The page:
live 18-20 years.”
Patrick finds his to be inquisitive & quite personable turtles. In the wild
they’re considered quite wary baskers.
Turtles of the United States and Canada18 (Page 362) states at least in the
northern part of their range these turtles hibernate in mud & aquatic
vegetation, but in Florida don’t (remaining active except on cold days). But
Cris notes they can & do hibernate on land, as well. He provided a paper4
stating Deirochelys & Kinosternon subrubrum were commonly found in
terrestrial refugia during late summer through winter at distances up to 165 m
(average duration 185 days) & 135 m (average duration 170 days) (respectively)
from the delineated wetland boundary. However, in Cris experience keeping
chicken turtles outdoors in South Carolina (mild to moderate winters; cold
periods with a few weeks of days roughly 45-60º, nights roughly 20’s-30’sº) an
Eastern chicken turtle can survive in a large well-vegetated stock tank. He
doesn’t recommend outdoor hibernation in climates with extended periods of
sub-freezing weather (occasional cold snaps may be okay; 3 or 4 months straight
Subspecies Differences: Hard to provide in detail given the scarcity of info.; much of our research
base is on Eastern Chicken Turtles in South Carolina, yet The Florida subspecies has a more continuous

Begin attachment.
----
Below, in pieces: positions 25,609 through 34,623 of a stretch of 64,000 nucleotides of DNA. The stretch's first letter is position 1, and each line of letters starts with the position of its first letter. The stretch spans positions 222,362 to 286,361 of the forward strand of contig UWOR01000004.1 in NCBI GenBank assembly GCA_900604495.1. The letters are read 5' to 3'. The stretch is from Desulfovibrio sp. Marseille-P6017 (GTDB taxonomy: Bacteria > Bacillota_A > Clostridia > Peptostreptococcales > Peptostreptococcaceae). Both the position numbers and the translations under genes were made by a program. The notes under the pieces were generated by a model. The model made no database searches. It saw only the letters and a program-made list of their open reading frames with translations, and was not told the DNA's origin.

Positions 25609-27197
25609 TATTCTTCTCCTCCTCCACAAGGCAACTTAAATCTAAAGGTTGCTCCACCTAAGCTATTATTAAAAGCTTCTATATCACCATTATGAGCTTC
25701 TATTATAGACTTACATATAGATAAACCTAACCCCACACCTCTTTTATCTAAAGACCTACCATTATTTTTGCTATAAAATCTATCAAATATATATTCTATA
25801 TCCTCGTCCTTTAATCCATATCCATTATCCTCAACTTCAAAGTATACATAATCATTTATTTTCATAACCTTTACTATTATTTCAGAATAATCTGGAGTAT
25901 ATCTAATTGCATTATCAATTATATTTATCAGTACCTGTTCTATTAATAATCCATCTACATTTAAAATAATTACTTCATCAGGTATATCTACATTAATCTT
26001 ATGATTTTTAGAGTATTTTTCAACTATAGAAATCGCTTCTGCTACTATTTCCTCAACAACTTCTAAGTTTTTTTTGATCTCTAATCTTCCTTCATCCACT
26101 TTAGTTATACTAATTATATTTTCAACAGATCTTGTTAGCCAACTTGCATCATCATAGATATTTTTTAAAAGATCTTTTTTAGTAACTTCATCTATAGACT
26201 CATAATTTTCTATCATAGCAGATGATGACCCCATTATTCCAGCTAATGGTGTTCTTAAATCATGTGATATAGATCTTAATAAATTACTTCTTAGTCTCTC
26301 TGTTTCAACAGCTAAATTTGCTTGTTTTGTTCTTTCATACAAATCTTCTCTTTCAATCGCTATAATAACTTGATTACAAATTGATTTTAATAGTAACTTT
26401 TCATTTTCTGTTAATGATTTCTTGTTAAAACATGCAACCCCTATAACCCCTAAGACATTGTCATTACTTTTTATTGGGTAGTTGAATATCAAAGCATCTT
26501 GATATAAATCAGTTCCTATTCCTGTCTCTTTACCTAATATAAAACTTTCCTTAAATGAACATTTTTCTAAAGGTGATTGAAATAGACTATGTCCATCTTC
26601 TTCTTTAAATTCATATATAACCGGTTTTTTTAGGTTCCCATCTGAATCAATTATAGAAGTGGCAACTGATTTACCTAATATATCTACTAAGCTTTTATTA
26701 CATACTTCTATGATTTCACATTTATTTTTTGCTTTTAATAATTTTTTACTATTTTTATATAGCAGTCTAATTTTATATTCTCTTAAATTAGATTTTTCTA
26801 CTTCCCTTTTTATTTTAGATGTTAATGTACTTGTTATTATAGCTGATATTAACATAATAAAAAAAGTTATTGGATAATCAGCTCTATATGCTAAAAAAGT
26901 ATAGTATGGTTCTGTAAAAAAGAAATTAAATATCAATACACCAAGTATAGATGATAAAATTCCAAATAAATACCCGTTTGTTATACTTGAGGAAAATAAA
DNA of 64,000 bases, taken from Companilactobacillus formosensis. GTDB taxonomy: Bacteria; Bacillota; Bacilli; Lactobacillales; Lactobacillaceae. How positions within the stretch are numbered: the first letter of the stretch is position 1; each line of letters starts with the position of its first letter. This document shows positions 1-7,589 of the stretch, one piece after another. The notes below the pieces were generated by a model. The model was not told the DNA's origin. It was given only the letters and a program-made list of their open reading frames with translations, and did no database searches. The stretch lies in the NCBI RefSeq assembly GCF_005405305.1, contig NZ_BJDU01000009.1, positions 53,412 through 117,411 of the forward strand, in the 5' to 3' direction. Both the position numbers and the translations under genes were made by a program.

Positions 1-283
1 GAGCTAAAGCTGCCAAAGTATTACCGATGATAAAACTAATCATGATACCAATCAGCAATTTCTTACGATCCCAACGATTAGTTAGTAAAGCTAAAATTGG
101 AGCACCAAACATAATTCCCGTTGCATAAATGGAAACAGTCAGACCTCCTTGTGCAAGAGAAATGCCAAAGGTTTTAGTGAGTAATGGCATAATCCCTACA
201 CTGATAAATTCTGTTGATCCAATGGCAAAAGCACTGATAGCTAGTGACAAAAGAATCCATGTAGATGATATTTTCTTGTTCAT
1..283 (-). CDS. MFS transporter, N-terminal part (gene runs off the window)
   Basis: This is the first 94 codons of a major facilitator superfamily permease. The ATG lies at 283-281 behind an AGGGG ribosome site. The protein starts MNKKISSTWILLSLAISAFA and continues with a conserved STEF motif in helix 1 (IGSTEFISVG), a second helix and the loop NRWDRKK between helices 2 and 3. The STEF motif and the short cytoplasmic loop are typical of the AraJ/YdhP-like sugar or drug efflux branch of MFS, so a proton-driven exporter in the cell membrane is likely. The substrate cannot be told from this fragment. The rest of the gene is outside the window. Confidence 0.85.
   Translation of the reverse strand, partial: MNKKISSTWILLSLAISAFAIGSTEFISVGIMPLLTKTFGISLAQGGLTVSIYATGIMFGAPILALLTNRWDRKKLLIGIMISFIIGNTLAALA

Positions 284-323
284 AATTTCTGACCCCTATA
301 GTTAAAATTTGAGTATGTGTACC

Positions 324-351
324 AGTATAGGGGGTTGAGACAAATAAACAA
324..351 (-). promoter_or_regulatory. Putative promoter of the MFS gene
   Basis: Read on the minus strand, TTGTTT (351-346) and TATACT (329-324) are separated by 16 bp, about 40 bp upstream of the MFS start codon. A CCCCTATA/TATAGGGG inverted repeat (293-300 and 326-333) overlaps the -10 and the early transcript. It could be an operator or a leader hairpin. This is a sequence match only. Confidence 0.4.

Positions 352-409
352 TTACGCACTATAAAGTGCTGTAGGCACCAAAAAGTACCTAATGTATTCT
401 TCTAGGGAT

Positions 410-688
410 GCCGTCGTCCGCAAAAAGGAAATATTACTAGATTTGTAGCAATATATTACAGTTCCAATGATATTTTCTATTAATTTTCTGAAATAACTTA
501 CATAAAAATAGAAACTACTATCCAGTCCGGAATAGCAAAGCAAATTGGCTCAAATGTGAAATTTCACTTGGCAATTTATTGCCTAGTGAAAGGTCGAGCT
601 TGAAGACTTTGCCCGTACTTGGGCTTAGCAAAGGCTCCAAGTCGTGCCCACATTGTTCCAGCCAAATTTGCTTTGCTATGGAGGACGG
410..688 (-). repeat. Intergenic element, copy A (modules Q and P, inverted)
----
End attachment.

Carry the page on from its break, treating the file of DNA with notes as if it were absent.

nesting season vs. the Eastern, in keeping with the semi-tropical vs. temperate
habitat difference. Greg notes female Floridas are larger & bulkier with larger,
domed carapaces. My Speculation: Eastern & Western have more
temperate climate ranges so I predict their hibernation fitness & cold tolerance
may be greater.
Useful Online Resources
U.S. Army Corp of Engineers Western Chicken Turtle Information Sheet.
An Online Research Summary News Release about Chicken Turtles.
eNature.com’s Chicken Turtle Profile.
Virginia Fish & Wildlife Info. Service – Chicken Turtle Page.
Corkscrew Swamp Sanctuary’s Chicken Turtle Entry –
they claim the adult Florida Chicken Turtle’s diet is primarily vegetation, in
contrast to the information I got from other sources).
World Chelonian Trusts Photo Gallery on Chicken Turtles
XIII.) Useful Books
Turtles of the United States and Canada - Roger Conant and Joseph
T. Collins. (Excellent natural history reference for North American species).
Practical Encyclopedia of Keeping and Breeding Tortoises and
Freshwater Turtles – A. C. Highfield. (Excellent general husbandry guide,